If you are developing a distribute application, you can’t get by with any single technology. You’re using at least one programming language and one or more frameworks. I work in the world that requires Adobe Flex and Java EE knowledge.
To develop a front end I use, at a minimum, HTML, MXML, ActionScript, and Flex framework (add Eclipse with WTP and Flash Builder). The server side’s consists of a Java Servlet Container with installed BlazeDS Web application (throw in some XML configuration files) that talks to the business tier of your application, which ideally, has just Plain Old Java Obects (yeah, right!) that embed SQL queries talking to a DBMS using some JDBC driver. Almost forgotten about the ANT build tool.
Have I mentioned that this dozen of different pieces of software is a bare minimum? The client-server technology of early 90th with its 3-piece set (e.g. VB-SQL-Oracle) sounds like a toy these days.
Each of these pieces of software (a.k.a. moving part) can, potentially, give you some problems. That’s why I’m and always was against bringing into the architecture any additional tools or framework that require developers writing more code and make this card house more shaky and the finger-pointing game more likely.
That’s why I don’t like any Flex MVC framework that requires you to write extra code. That’s why I don’t like Object-Relational Mapping frameworks like Hibernate.
That’s why I don’t like Java Persistence API with its 500-page spec that, supposed to “make your life easier” comparing to elegant SQL.
To make the long story short, whenever I can, I use our own open source code generator Clear Data Builder that generates the basic CRUD application from requiring very little of manual coding. As for the communication with the database, there is a light-weight (no, really!) SQL mapping framework called MyBatis (formerly iBatis). It’s not an 800-pound gorilla Hibernate, but requires you to supply your own SQL as Java annotations and map it to Java DTOs. It’s a nice and easy process (see this tutorial).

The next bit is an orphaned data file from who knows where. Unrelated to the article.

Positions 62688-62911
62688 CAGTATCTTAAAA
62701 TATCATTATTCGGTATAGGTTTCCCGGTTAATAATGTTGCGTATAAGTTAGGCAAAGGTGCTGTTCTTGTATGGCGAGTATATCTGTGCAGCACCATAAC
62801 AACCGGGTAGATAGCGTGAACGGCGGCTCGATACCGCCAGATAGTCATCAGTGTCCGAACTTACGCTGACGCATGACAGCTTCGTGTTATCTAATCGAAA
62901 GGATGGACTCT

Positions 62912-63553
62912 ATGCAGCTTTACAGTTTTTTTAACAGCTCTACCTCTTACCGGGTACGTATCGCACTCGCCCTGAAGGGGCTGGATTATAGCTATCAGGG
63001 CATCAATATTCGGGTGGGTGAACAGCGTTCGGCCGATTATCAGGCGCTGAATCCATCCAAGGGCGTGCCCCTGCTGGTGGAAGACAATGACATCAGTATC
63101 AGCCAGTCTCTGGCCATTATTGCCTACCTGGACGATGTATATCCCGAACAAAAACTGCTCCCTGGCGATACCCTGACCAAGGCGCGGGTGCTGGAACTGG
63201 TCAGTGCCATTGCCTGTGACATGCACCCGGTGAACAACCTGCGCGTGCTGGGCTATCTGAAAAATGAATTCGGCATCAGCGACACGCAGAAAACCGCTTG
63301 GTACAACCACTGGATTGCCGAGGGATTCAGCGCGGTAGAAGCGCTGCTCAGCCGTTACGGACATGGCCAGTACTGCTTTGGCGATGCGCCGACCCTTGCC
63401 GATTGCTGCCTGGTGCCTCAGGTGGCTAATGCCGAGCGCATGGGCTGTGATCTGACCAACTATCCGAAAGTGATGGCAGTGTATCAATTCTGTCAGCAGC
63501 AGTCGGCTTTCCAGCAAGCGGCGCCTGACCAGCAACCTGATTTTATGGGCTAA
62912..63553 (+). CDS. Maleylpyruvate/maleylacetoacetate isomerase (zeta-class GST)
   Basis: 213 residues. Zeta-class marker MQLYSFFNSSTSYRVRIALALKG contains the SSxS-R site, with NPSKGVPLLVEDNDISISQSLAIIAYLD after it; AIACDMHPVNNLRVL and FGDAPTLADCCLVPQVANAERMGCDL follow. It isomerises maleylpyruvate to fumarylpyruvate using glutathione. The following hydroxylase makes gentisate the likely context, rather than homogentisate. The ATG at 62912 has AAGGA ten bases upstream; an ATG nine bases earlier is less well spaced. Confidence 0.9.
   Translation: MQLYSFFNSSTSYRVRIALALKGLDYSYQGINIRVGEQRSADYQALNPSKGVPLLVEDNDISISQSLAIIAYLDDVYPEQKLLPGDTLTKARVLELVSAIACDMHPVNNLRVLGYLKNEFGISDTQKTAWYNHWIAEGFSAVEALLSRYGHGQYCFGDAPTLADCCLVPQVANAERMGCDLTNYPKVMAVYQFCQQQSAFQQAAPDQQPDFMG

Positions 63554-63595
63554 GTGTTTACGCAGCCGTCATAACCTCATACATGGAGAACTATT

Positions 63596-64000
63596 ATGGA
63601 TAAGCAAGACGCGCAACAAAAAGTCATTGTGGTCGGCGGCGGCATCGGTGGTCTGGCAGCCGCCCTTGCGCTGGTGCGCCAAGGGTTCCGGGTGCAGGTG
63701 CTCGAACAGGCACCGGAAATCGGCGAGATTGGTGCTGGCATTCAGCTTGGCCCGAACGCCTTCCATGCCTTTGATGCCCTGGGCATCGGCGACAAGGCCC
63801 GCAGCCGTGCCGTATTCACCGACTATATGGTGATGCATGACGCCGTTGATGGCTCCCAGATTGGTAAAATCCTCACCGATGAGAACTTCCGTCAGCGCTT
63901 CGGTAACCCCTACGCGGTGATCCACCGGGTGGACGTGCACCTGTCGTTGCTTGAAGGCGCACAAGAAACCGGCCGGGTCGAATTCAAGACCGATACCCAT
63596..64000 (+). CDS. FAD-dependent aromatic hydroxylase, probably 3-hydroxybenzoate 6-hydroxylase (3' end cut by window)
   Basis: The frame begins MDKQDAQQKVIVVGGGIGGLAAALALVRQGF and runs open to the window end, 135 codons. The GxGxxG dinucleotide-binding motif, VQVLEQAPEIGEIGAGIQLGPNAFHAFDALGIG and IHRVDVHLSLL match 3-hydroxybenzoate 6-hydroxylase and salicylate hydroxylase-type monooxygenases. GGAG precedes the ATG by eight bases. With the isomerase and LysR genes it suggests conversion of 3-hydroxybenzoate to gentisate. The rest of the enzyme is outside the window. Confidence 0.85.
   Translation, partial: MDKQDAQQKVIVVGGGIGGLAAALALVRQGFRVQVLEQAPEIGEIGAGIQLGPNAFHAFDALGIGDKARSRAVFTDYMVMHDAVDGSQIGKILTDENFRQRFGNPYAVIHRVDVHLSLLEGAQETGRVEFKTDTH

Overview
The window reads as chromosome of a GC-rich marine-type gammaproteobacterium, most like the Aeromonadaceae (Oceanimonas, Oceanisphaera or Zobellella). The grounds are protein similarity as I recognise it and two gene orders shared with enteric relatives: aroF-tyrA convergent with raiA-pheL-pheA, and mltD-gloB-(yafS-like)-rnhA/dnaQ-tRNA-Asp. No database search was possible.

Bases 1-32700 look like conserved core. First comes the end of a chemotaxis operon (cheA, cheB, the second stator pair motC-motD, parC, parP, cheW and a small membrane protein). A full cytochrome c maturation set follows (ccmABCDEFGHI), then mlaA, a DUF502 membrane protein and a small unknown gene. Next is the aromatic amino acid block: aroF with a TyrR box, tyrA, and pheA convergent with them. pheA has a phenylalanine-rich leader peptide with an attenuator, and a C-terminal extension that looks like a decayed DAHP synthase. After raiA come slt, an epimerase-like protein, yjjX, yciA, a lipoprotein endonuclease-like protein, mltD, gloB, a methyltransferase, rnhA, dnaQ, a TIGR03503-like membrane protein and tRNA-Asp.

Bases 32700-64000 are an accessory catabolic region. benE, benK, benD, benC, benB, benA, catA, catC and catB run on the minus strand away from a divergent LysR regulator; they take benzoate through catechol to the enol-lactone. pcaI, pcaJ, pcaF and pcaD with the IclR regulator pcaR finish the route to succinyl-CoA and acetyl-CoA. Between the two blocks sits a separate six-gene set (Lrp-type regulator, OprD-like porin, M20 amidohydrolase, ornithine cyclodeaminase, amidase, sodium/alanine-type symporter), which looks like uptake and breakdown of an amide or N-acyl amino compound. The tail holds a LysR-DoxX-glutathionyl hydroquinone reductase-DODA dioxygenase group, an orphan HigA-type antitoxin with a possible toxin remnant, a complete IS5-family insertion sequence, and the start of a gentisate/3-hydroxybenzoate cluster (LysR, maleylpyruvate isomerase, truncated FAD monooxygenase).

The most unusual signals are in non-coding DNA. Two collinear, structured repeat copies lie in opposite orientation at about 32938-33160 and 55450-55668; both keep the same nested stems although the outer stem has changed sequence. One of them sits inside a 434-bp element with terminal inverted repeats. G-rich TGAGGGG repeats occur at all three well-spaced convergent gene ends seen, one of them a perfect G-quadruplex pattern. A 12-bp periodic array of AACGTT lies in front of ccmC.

My yesterday’s morning started as usual – CDB obediently generated CRUD, and started the program that was supposed to execute my SQL query and bring the data first the Java and then to Flex UI. MyBatis conveniently displays in Eclipse console the SQL it executes and the returned result set. Here’s my SQL, but there is no data ands no errors. Trying the same SQL in Oracle SQL Developer – the data’s there. The cleaning of the project didn’t help. Log files show no errors. Who would you blame next? MyBatis doesn’t generate any code – it just executes my SQL. I started to think of jdbc driver. When to Google – no one blames this Oracle JDBC driver in no reporting errors.
Here comes the BlazeDS little dirty secret. Its folder WEB-INF/classes has a little used by the Apache Commons Logging configuration file commons-logging.properties :
Here it is:
# suppress logging for 3rd-party libraries using commons-logging
# Flex logging is not configured here. It is configured through in the logging section of flex-config.xml
This last option (NoOpLogs) means suppress errors! I was mad. I could understands if my fellow developer from the BlaseDS team wanted to minimize the output and temporarily change set this option. But the comment in the file explicitely states that the was done intentionally to “suppress logging for 3rd-party libraries”! Changing NoOpLog to Log4JLogger fixed the situation, and I started seeing a lot of output on the console. Sure enough, there was a run-time error returned by the Oracle driver that explain the problem…two hours later.
Hopefully, revealing this BlazeDS little dirty secret will same someone a little grief. But I’m still wondering, “Why the NoOpLog proudly made it into BlazeDS?”
For more little secrets, attend our 4th Annual Symposium in New York City in August.